14       Who gave himself for us, that he might redeem us from all iniquity, and purify to himself a peculiar, people, zealous of good works. f f61

15       Speak these things, and exhort, and rebuke with all authority. Let no man despise thee.


1       Remind them to be subject to principalities and powers, to obey magistrates, to be ready for every good work;

2               To speak evil of no one, not to be given to fighting, (to be) kind, shew shewing all meekness towards all men.

3               For we ourselves were also formerly foolish, disobedient, going astray, serving various desires and pleasures, living in malice and envy, hateful, f f62 and hating one another.

4               But after that the goodness and love of God our Savior towards men appeared,

5               Not by works, which were in righteousness, which we had done, but according to his mercy, he saved us, by the washing of regeneration and of the renewing of the Holy Spirit,

6       Which (or, whom) he shed abundantly on us, through Jesus Christ our Savior,

7       That, being justified by his grace, we might be made heirs according to the hope of eternal life.

8               A faithful saying: I wish thee to affirm these things, that they who have believed in God may be careful to excel in good works, (or, to extol good works, or, to assign to them the highest rank.) For these things are honorable and profitable to men.

9               But avoid foolish questions, and genealogies, and contentions, and fightings about the law; for they are unprofitable and unnecessary.

10       Avoid an heretical man after the first and second admonition;

11       Knowing that he who is such is ruined, being condemned by himself.

12       When I shall send to thee Artemas, or Tychicus, hasten to come to me to Nicopolis for I have determined to winter there.

13             Be careful to help forward Zenas the lawyer, and Apollo, that they may not be in want of anything.

14             And let ours also learn to excel in good works (or, as formerly, to assign to them the highest rank, that they may excel,) for necessary uses, that they may not be unfruitful.

15             All who are with me salute thee. Salute those who love us in faith. Grace (be) with you all. Amen.

It was written from Nicopolis of Macedonia, to Titus, who was ordained the first bishop of the Church of the Cretans.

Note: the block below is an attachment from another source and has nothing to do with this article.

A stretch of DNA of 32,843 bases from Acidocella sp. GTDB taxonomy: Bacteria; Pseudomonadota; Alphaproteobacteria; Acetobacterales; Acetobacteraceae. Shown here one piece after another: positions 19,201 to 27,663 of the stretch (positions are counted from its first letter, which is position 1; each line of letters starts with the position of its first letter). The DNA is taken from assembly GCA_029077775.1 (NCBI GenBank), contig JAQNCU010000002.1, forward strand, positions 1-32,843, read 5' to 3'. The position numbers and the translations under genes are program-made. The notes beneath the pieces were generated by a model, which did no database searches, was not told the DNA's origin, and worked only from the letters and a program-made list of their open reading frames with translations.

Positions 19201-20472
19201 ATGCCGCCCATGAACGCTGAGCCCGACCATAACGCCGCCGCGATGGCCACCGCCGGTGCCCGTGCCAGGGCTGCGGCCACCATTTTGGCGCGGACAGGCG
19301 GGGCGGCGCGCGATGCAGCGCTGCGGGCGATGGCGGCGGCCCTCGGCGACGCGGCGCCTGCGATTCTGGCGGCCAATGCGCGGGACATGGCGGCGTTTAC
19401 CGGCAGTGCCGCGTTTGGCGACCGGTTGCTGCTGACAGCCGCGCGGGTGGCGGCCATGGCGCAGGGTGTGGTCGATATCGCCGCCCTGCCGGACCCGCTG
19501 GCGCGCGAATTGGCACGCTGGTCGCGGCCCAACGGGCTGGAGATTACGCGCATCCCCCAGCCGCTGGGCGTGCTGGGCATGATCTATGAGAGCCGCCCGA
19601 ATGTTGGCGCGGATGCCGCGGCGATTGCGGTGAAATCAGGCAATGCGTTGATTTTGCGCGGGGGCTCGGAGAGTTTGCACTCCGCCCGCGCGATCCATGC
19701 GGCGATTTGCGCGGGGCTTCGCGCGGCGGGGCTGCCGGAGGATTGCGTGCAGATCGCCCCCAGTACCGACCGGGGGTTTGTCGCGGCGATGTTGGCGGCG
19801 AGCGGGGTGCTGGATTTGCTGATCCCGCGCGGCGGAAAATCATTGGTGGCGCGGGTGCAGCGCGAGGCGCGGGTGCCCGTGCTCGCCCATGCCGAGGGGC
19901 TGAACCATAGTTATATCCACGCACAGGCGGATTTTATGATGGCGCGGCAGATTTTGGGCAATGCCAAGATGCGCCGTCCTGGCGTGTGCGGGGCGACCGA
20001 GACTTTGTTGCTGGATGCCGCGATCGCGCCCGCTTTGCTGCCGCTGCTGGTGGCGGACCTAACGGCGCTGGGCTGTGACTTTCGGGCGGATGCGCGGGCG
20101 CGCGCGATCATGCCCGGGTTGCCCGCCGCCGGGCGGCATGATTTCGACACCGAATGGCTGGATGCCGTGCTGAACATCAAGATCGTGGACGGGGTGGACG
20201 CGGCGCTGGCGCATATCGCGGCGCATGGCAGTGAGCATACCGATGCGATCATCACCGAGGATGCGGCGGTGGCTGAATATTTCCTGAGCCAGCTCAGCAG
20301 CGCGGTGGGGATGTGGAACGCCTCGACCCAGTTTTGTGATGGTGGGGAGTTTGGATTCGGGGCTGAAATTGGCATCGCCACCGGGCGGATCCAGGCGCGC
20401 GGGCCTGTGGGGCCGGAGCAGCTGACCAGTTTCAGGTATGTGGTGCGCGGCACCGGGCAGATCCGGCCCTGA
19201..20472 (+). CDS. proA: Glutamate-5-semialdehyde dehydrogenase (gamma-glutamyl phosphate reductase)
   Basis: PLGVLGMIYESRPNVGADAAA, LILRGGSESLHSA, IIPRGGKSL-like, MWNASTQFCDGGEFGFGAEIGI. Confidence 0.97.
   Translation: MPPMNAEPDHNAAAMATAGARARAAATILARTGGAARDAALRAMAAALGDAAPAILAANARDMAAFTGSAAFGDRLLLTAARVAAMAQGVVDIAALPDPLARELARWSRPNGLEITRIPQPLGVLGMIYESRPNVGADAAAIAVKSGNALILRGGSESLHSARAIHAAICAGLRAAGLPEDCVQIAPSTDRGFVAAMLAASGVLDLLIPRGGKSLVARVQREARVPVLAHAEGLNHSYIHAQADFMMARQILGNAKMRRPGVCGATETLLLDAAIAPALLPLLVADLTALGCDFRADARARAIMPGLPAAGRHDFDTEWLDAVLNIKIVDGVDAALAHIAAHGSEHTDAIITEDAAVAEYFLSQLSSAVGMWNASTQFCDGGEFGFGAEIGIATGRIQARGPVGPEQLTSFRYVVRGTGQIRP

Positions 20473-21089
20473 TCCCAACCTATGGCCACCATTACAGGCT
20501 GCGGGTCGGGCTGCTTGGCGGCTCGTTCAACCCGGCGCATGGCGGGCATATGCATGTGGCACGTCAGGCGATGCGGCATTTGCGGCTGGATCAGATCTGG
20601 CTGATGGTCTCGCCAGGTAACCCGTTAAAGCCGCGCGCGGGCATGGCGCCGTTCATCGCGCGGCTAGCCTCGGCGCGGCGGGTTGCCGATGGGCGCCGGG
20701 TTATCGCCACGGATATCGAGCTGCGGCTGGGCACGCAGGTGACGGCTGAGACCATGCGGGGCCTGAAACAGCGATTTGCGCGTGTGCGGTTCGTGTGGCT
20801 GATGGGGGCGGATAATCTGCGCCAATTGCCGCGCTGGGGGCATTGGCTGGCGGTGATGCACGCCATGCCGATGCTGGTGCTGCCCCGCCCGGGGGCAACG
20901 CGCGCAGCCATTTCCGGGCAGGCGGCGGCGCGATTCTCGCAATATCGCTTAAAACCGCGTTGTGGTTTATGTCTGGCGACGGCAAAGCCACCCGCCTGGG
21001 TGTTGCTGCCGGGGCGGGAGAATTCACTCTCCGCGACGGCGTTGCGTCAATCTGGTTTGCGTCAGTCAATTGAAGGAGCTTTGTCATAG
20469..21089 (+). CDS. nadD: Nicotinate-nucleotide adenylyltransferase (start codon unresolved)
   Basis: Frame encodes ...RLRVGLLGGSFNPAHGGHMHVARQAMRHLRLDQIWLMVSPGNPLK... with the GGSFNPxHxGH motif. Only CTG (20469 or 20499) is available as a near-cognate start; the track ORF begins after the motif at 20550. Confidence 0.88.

Chapter 1

ft1 “Pour estre ministres et pasteurs de l’Eglise.” “To be ministers and pastors of the Church.”

ft2 “If faith be the fruit of election, the prescience of faith does not influence the electing act of God. It is called ‘the faith of God’s elect,’ Paul an apostle of Jesus Christ, according to the faith of God’s elect, (<560101>Titus 1:1,) that is, settled in this office to bring the elect of God to faith. If men be chosen by God upon the foresight of faith, or not chosen till they have faith, they are not so much God’s elect as God is their elect: they choose God by faith, before God chooseth them by love. It had not been the faith of God’s elect, that is, of those already chosen, but the faith of those that were to be chosen by God afterwards. Election is time cause of faith, and not faith the cause of election. Fire is the cause of heat, and not heat of fire; the sun is the cause of day, and not the day the cause of the rising of the sun. Men are not chosen because they believe, but they believe because they are chosen. The Apostle did ill else to appropriate that to the elect, which they had no more interest in by virtue of their election than the veriest reprobate in time world. If the foresight of what works might be done by his creatures was the motive of his choosing them why did he not choose the devils to redemption, who could have done him better service, by the strength of their nature, than the whole mass of Adam’s posterity? Well, then, there is no possible way to lay the original foundation of this act of election and preterition in anything but the absolute sovereignty of God.”–Charnock.